Magazine article The Spectator

Wap Is Kwap, but Keep Hoping

Magazine article The Spectator

Wap Is Kwap, but Keep Hoping

Article excerpt

GREAT powers are again struggling for dominion in Europe; except that it is a curiously modern, even 21st-century, conflict. It does have many of the hallmarks of a battle between rival chancelleries: clandestine diplomacy, strategic alliances, unexpected attacks and, above all, fearsome costs: already this year about 200 billion has been spent. Yet it is also an odd kind of war. Nobody has yet been - and nobody should be - killed. At issue is a piece of terrain the size of two ordinary postage stamps. The protagonists are not nation states, although they are quite similar. They are, rather, Europe's great telecoms powers: BT, France Telecom, Deutsche Telekom and Vodafone. However, the strangest feature of this contest is that nobody is quite sure if winning is going to be worth it.

What the great powers want to dominate is Europe's mobile Internet. Yet so far the mobile Internet has been a total disappointment. In the run-up to last Christmas, we were told to love the Wap phone and, in particular, a design from Nokia which featured in last year's top action-flick, The Matrix. It was hoped that the combination of the two hottest consumer trends in the last five years, the Internet and the mobile phone, would be a immediate hit. In fact, Wap phones have been a disaster. First, the screens are too small to display much information, a point which, oddly, the phone designers ignored. Second, the access speed, four or five times slower than a home Internet connection, is just too slow.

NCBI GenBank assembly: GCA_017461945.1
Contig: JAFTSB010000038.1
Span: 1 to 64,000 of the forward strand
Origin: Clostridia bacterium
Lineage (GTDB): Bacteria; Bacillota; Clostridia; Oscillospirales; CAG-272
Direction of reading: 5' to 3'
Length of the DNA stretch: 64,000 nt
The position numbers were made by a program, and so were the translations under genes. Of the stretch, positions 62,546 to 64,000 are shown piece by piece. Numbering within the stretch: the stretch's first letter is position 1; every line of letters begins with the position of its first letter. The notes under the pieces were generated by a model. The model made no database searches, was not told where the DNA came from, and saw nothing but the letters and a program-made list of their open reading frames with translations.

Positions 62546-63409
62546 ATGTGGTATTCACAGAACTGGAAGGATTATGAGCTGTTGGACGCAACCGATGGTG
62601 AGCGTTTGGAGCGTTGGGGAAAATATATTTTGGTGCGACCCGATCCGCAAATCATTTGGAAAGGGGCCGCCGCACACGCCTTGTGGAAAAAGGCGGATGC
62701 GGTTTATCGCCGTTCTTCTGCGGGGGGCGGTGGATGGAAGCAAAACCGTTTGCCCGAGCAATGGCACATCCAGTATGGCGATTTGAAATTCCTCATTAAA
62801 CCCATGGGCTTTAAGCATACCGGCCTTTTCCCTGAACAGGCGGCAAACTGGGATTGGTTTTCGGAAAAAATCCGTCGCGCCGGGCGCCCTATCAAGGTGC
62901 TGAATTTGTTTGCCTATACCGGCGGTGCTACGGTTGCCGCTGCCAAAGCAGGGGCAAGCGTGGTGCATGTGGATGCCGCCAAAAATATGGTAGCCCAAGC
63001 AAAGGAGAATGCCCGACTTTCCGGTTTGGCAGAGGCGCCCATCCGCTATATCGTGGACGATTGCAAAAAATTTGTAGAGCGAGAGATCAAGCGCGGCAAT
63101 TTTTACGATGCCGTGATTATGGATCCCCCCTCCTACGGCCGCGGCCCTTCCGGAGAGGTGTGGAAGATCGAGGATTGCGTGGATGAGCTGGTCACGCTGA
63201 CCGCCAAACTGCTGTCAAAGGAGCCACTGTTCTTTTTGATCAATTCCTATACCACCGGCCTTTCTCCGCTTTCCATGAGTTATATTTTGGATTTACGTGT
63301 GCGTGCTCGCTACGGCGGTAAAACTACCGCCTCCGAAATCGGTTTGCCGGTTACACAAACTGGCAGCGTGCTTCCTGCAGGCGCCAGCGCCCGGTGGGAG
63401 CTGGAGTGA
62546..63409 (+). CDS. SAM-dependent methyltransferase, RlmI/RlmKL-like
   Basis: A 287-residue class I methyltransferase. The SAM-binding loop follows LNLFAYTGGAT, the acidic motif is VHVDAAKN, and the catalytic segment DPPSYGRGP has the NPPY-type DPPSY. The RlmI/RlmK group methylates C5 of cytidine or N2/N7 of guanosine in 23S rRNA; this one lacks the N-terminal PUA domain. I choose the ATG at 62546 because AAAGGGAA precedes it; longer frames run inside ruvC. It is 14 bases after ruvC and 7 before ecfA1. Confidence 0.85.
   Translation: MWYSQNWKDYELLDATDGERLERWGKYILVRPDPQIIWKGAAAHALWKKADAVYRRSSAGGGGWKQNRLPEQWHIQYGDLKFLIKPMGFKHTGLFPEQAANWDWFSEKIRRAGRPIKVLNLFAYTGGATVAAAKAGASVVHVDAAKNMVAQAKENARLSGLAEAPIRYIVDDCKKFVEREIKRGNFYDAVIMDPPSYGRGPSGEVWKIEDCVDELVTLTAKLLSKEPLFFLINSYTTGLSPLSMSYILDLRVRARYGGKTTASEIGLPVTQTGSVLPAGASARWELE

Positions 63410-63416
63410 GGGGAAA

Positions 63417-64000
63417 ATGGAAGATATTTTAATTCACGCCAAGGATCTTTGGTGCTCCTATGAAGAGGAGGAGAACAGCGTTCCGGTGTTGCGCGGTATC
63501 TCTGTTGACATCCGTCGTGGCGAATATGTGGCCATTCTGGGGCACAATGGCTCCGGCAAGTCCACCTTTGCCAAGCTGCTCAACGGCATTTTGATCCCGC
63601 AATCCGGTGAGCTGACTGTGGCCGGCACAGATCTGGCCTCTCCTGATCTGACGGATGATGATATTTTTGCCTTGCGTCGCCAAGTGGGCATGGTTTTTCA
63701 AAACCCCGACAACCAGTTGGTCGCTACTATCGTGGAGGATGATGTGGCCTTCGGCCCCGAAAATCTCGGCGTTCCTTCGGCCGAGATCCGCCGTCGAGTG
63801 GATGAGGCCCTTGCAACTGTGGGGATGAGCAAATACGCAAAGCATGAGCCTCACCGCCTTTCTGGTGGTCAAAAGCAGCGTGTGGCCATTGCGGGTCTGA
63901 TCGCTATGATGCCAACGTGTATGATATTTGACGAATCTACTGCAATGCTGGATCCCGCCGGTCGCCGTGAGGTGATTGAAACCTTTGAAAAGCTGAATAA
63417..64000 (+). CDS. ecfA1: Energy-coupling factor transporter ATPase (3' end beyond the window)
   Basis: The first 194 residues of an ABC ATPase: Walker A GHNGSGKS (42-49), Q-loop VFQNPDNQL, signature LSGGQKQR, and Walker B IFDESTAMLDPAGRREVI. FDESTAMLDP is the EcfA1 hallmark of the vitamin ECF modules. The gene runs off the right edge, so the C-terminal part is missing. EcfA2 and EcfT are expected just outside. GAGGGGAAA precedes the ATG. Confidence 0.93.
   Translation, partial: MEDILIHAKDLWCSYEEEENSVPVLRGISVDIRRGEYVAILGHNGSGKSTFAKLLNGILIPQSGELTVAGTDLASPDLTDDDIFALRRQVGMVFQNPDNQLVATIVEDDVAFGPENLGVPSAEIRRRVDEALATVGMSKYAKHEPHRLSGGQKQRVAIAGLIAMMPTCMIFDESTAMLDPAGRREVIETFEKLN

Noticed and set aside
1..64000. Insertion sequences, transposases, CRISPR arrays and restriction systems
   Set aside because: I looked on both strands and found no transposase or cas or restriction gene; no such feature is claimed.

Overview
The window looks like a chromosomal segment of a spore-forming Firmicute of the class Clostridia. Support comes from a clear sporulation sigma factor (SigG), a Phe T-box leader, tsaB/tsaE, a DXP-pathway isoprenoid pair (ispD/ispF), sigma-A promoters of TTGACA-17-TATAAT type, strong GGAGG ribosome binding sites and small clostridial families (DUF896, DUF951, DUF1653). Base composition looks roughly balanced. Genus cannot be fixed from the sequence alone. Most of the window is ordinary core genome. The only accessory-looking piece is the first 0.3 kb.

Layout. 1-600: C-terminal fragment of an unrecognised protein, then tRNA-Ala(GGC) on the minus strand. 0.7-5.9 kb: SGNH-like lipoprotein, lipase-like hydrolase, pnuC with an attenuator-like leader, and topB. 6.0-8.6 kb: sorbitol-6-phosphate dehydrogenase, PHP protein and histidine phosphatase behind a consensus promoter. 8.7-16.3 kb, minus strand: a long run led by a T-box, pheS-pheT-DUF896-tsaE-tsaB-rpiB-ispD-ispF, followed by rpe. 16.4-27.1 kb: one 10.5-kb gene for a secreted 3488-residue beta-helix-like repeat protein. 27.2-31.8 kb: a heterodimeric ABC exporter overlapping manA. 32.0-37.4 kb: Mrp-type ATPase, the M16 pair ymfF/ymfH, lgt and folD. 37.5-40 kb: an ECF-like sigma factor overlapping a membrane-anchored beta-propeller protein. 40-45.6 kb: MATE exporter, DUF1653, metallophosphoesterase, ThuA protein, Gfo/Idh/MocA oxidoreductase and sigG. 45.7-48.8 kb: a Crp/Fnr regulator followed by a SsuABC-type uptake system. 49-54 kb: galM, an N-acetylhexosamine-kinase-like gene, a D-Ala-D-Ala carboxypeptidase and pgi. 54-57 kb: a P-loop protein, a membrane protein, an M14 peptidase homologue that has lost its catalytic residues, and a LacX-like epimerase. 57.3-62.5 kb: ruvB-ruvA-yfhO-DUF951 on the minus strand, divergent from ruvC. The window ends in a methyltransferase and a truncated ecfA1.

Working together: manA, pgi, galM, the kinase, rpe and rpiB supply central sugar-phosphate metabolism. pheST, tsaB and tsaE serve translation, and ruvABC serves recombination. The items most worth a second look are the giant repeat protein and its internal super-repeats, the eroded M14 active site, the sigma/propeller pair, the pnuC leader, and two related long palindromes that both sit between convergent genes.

Third, and most important, once you're online there is nothing to do. There is no access to the full Internet because existing websites have to be rewritten and redesigned to speak Wap (that's Wireless Application Protocol, a different tongue from the Internet's HTML) and to fit on the phones' tiny screens. There are, however, uninteresting mobile websites provided by the mobile operators.

Last year, as Wap was coming into being, conflict broke out. In October 1999, the German telecoms and engineering group Mannesmann, which had built up strong positions in Germany and Italy, surprised the industry by taking over Orange, the fastest growing operator in Britain. The problem was that Britain's Vodafone had considered Mannesmann an ally: the move amounted to a declaration of war. So Vodafone's cricket-loving executives, led by Chris Gent, mounted a hostile takeover bid - the largest in history - for Mannesmann, and the Germans finally succumbed last February.

This triumph changed the rules of the game. The resulting group had a position in the European mobile telecoms market that was way ahead of rivals, with subsidiaries from Sweden to Spain, from Britain to Greece. Rival telecoms powers felt they had to catch up. Yet their problem - the problem of all great powers - was simple. Could they afford to participate in the landgrab that had begun?

In the spring, costs continued to soar. In March, Britain began an auction for five `third-generation' mobile-phone licences. The third generation (the first was analogue phones, the second, digital) is meant to solve the slow-speed mobile Internet problem. Phone-company boffins claim that third-generation networks will run at speeds at least a dozen times faster than Wap phones.

Nobody was sure how much the licences - necessary because there is only a finite number of radio spectra available - would sell for. Britain was the first country in Europe to hold an auction; Finland and Spain had also issued licences but rashly gave them away. The British auction took eight weeks and raised (L)22.5 billion, ten times more than people were prepared to predict beforehand. …

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